On Ciaran Carson’s The Star Factory

It’s a strange and shameful thing to me that until fairly recently I’d read none of Ciaran Carson’s poetry collections, though one rarely stumbles upon his poetry in bookshops in England, either as new or (especially) in second-hand or charity bookshops (no doubt his brilliance makes the owners of his books loth to part with them). The reason why that’s odd isn’t just because I spent six of my formative years in County Antrim, but because when I’m reading him I get the feeling that I’ve been waiting all my life to read him, and almost as if the subject-matter is so close to my own concerns that I know what’s coming next, to the extent that his writing is a distillation of my own thoughts. That feeling is amplified even more in Carson’s prose works, or at least the two of which I’ve read: his utterly wonderful 2009 novel, The Pen Friend, which I read at a pivotal point in my life, in the summer of 2014, and this, another book of genius, The Star Factory, from 1997.

It’s written in such remarkably mellifluous English that it’s hard to credit that English wasn’t Carson’s first language, and contains a vast, agreeable vocabulary encompassing words like ‘melismatic’, ‘avoirdupois’, ‘Augean’ and the like. Ostensibly, it’s part-memoir and part-exploration of Belfast, the city Carson knows so well, and how it has changed over time, but such a synopsis doesn’t begin to do it justice. One might consider that The Star Factory could be classified as a ‘psychogeographical’ work, in the manner of Iain Sinclair (with whom, incidentally, I had a conversation, at the Tate symposium on WG Sebald in 2007, about the Metropolitan Police helicopters flying from High Beach, in Epping Forest, whence John Clare escaped all the way home to Northamptonshire on foot in 1841, to the skies over Walthamstow), but it’s much less mannered and knowing than the writings of Sinclair; and it’s crammed full of a rich accumulation of knowledge and a love of storytelling, handed down from his father, somewhat in the manner of Sebald’s four great ‘novels’, particularly The Rings of Saturn, or Borges’s books, though this is more overtly a memoir than fiction, despite a scattering of dreams and excerpts from other people’s books. It was written and published, like Sebald’s, just before the internet changed knowledge – or access to it at any rate – forever, at a point in time when the ‘word-processor’ was replacing the typewriter. I remember well in my first proper job, with Kingston Council, in 1992, sharing one word-processor between a team of 13 of us, but how preferable it was to fight to gain access to that primitive machine than to have to essay a trip to speak to the ladies of the Typing Pool, perhaps the worst kind of nightmare for a shy-ish young man to endure.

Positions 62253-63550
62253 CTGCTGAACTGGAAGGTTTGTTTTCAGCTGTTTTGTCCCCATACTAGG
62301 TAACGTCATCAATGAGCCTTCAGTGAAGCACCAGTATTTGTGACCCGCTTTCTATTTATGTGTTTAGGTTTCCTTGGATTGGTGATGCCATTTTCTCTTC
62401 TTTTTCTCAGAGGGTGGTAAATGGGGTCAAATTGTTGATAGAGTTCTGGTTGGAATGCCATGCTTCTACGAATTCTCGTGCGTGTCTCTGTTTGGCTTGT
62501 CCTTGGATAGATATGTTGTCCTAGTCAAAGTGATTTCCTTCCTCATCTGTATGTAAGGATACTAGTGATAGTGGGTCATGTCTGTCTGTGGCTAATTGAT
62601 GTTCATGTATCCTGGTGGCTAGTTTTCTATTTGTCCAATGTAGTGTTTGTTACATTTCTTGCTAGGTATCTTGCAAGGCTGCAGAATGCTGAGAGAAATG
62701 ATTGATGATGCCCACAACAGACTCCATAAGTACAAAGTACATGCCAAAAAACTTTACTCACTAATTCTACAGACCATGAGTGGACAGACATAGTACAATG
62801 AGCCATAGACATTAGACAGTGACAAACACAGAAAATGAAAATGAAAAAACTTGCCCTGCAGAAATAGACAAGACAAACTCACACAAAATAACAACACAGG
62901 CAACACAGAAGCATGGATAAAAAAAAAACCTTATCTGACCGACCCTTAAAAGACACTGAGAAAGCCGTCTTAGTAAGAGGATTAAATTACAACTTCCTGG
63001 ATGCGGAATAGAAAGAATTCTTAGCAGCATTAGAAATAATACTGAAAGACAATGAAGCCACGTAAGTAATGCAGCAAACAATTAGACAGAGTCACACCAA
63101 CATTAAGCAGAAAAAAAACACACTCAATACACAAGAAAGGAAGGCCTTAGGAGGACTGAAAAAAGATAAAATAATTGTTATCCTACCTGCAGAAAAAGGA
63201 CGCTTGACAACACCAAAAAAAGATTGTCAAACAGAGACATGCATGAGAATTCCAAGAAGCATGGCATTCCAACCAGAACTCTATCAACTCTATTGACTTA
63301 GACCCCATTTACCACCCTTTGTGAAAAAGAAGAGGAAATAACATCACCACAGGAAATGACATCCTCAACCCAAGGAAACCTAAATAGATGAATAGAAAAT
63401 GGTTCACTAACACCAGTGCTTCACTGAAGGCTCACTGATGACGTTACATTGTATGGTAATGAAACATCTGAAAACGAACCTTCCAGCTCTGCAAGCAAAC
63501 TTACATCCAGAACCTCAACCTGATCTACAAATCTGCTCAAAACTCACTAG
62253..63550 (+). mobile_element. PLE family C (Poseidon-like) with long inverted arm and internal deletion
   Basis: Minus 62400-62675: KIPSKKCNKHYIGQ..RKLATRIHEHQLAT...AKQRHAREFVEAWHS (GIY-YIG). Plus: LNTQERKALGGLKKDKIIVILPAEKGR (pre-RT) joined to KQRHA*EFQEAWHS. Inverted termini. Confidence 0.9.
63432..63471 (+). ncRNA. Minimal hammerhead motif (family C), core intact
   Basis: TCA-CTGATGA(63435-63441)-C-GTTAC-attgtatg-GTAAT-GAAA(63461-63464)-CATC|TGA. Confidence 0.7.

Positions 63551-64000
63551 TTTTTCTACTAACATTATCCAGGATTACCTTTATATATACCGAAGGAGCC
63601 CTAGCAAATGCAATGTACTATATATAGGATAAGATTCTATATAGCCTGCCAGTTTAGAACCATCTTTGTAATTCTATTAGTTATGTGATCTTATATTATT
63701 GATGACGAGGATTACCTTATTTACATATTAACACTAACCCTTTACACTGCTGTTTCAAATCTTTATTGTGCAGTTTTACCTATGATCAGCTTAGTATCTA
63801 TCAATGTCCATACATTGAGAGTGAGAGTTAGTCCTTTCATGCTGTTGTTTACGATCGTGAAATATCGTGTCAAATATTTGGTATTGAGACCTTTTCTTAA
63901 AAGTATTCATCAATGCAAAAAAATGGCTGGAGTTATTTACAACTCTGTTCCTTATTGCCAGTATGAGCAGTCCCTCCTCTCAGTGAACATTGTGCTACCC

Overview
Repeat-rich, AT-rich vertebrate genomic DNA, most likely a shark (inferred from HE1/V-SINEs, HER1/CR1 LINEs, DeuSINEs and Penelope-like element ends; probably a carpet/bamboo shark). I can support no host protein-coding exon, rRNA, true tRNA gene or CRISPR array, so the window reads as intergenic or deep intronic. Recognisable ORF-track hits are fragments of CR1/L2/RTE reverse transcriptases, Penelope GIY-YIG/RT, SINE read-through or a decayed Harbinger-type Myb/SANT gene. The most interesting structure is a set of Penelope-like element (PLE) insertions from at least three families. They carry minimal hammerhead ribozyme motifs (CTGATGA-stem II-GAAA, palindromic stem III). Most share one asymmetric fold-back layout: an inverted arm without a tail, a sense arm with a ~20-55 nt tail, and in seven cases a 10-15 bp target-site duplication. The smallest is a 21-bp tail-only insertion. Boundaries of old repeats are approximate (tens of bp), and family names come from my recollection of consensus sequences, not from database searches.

I visited and stayed in Belfast many times in the late ’80s, including most of the summer of ’86 in the area of East Belfast celebrated on Astral Weeks and 1985’s No Guru, No Method, No Teacher, featuring the lovely oboe of Kate St John, who had, a year or two before, also greatly helped to render beautiful Julian Cope’s second solo album. Belfast felt just the right size for a city – a feeling which I’ve since had in Sheffield too – and, though I was nearly always acutely conscious that being English in some parts of Belfast was considerably more dangerous than it was in Portrush, I liked it very much. I’ve not been there since 1991, when my then girlfriend and I visited a friend of ours briefly being held on remand in Crumlin Road gaol, but reading The Star Factory has triggered so many memories of places I went and hadn’t thought about for years, most notably the old Smithfield Market second-hand book dealers and the Corn Market, where I remember acquiring very ’80s blond highlights and an equally dodgy Top Man suit. In my memory, the Smithfield books may have conflated with the small bookshop at Coleraine station owned and run by an affable, brown-corduroy-jacket-and-cardigan-wearing chap called Liam, whose mass of frizzy hair made him look like he spent an hour with his hands around Van de Graaf generator every morning. From Liam I bought many a Pan edition of the short stories of John O’Hara, who was long out of fashion even then, and a first British edition of On the Road which I stupidly lent to one of my university housemates and never got back.